Refining the Mission
Expansion of the museum was endorsed in 2016 by a group tasked with planning for the “Future of the Humanities” at Princeton. Their report said the museum “is in dire need of more space,” it has been “cobbled together over the years,” and its galleries are “awkwardly configured.”
Steward is leading the fundraising that quietly began two years ago. “We have made significant progress to have the confidence to go ahead with the design phase. Our goal is in reach,” he says.
And the timing couldn’t be better. “I have … spent a great deal of time lately thinking about whether and how art museums have operated, and might now operate, as ‘activist’ institutions,” writes Steward in the art museum’s fall magazine. “By this I do not mean as proselytizing, partisan institutions, but rather as ones that ask important questions and show work that might well foster debate and a reconsideration of accepted readings, and thus act as agent of change.” Steward, who is teaching an undergraduate course this fall titled “The Museum between Preservation and Action,” is writing a volume on the role of the museum in 21st-century civic life.
Prior to coming to Princeton in 2009, Steward served as director of the University of Michigan Museum of Art, where he oversaw the planning, design, and construction for a major new building, recognized as one of the 10 best new buildings for 2010 by the American Institute of Architects.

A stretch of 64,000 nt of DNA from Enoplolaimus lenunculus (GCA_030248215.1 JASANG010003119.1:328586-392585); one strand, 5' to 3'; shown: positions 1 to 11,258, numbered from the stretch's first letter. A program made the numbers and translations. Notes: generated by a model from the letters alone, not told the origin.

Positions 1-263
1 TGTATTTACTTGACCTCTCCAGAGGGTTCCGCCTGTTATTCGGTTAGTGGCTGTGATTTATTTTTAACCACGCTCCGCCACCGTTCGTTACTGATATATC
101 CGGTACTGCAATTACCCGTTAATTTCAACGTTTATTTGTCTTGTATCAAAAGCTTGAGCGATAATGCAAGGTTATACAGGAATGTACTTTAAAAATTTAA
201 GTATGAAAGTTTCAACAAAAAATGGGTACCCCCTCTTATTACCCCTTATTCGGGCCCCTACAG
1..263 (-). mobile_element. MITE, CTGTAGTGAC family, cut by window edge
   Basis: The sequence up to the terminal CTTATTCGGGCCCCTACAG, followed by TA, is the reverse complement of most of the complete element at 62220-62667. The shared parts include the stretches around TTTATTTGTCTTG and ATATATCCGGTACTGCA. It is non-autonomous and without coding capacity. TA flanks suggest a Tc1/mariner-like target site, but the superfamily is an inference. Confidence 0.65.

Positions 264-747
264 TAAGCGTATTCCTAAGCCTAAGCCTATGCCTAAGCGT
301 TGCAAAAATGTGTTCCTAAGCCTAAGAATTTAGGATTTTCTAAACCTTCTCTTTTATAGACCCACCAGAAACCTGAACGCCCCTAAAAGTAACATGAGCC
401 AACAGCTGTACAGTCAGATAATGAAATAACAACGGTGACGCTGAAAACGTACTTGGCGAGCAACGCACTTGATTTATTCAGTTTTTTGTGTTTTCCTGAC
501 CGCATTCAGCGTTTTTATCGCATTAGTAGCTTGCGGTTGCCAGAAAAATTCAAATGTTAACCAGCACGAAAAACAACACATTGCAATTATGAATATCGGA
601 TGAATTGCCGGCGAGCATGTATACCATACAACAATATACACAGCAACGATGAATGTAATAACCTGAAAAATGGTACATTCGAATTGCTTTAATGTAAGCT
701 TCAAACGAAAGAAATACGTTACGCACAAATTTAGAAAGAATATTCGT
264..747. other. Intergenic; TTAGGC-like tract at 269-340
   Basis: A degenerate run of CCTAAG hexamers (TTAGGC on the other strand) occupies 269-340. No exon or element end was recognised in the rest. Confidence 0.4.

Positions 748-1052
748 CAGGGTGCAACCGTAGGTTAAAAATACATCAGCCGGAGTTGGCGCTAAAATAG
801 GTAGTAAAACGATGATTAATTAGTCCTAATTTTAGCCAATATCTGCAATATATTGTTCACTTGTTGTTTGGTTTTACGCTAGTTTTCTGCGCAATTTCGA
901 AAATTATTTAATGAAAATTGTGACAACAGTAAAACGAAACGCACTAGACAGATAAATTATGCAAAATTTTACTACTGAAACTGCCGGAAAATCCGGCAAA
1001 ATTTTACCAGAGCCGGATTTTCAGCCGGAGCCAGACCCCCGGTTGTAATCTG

Steward considers himself “a visually acute person, and that has implications on everything from installing a show to building design, to guiding curators from Chinese painting to contemporary photography,” as well as a social historian, connecting art with the history of the time.
This Old House
Steward also has a passion for restoring old houses. In his Twitter profile, he calls himself “historic preservationist” (as well as “arts advocate, serious lover of serious food, equestrian, builder of community”). Comparing himself to author Peter Taylor, whom he describes as an “addict of old houses who bought and sold 35,” Steward jokes “I’m not that bad.”
With his husband, Jay Pekala, a customer relations specialist at McCarter Theatre and Whole Foods (the two met in Ann Arbor), Steward embarked on the restoration of a 1789 farmhouse on 60 acres in the foothills of the Blue Ridge Mountains south of Charlottesville — a property he describes as “delicate.” But it was becoming a full-time job, and the couple sold it when they moved to Princeton. They restored the 1910 Arts and Crafts-inspired house they live in now — “we bought it from someone who owned it for decades, so while it suffered from benign neglect it had never had a bad update” — and their most recent project is a 1920s cottage on the coast of Maine. “It, too, was owned by the same family. The interiors gave the word rustic new meaning, but it had good bones and a wonderful location.”